I had forgotten about Global Entry. That is definitely something I need to do as we are planning another trip to Europe. Do you know if there are any other credit cards that reimburse the $100 GE application fee? Any gotchas or fine print we should know about? Thanks Gwen!
Amex Platinum card, Citi Prestige and the Ritz Carlton reimburse the fee.
Mrs. Picky Pincher says
Aaaaak. Sorry about those bills. Home ownership is like getting a swift kick in the lady nuts every month in the form of bills, I swear.
We feel similarly about our student loans. We’d love to slam every penny in savings on them, but we prefer the peace of mind that comes with having money in the bank, especially as hubs starts a new job and I wait for medical bills to roll in.
Yuck yuck yuck.
My biggest credit card bill was $8500 last year when I updated my windows. I put it on a new card and earned a free flight. Yay!
I’m jealous of your amount of points. I just started using chase. Maybe one day I’ll stock up a large amount of points.
Young FIRE Knight says
I once had a credit card bill of slightly over $5,000 after paying for LASIK surgery and regular monthly spending. I could have gotten an interest free loan for it, but since I had already saved up for it I decided to just pay it off on my credit card and get the points so that I would not go into debt at all.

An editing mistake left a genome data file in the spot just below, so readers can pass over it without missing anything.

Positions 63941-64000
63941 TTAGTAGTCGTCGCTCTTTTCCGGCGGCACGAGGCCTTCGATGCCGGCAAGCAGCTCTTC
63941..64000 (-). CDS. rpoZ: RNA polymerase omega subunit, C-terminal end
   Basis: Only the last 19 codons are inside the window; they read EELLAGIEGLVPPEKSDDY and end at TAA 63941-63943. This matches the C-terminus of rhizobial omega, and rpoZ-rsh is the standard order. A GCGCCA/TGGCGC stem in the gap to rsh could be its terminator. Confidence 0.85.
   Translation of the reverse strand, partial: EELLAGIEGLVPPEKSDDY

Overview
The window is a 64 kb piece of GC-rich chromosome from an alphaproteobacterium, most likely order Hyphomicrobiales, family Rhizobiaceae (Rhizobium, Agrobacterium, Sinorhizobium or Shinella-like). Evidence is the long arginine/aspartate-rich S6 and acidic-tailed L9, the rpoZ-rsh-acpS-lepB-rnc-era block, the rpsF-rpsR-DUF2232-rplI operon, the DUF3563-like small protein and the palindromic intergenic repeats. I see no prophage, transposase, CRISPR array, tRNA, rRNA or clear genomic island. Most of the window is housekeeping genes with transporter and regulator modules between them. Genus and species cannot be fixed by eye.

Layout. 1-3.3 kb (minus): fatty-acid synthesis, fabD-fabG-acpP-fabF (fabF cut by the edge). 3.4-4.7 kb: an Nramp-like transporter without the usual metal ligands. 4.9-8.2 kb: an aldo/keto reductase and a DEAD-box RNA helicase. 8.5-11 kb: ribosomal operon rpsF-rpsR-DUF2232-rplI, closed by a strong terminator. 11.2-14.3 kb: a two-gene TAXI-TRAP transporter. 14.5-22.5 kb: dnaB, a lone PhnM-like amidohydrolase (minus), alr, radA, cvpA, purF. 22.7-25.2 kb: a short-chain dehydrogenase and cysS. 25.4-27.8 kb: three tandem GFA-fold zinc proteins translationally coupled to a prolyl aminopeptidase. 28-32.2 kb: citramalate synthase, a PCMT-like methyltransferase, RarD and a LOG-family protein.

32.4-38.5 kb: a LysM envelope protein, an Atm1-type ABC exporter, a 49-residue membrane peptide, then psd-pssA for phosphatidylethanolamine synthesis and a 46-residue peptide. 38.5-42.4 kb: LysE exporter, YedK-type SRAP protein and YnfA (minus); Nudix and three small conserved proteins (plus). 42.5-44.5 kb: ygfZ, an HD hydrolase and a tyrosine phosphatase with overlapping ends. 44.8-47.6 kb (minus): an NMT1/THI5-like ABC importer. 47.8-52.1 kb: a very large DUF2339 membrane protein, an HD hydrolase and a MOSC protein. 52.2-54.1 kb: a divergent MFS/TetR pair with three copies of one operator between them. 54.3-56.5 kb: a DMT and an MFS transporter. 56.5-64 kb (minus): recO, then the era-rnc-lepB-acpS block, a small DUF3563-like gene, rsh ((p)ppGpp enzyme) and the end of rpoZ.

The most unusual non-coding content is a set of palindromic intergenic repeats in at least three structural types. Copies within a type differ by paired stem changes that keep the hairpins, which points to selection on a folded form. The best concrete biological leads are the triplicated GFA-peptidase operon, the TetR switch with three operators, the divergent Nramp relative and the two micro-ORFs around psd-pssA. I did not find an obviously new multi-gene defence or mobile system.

Will be looking to do more credit card travel hacking in the coming months to start replenishing points after I used most of them on an upcoming trip to Europe!
Yet Another PF Blog says
My biggest credit card bill came when I paid for solar panels. I was able to split ~$20k among four separate cards and hit a few high spend CC bonuses at once. Plus, got a lot of money back in the form of federal and state rebates just a couple months later. I guess I could have transferred it to a 0% interest credit line to have some extra time in the market, but I though it’d be better not to have it hanging over my head.
The Poor Swiss says
Sometimes I wish I was in the states. Your points programs are really nice compared to here, in Switzerland. And you can also pay much more by credit card. I cannot even pay my rent with a credit card here. I would accumulate much more bonus if I was able to pay all my bills with my credit card. It’s pretty much impossible to do travel hacking here 🙁
Good luck with your savings and your credit card bill.
The Poor Swiss recently posted…The three pillars of Retirement in Switzerland – 2. The second pillar
Lady Dividend says
Gwen, I feel you. Sometimes bring responsibile is hard. But I’d pretty much guarantee that long term you’ll feel better knowing that loan is paid off. Plus, you still get the points!
Pablo RQ says
I remind me the difference between an economic problem and a financial problem.
Few things about credit cards. When applying for a new card, banks don’t check your income, it’s a liability issue. So if an individual lied about their income they are liable and not the bank. Also, your debt of credit is across all your credit and not per credit card.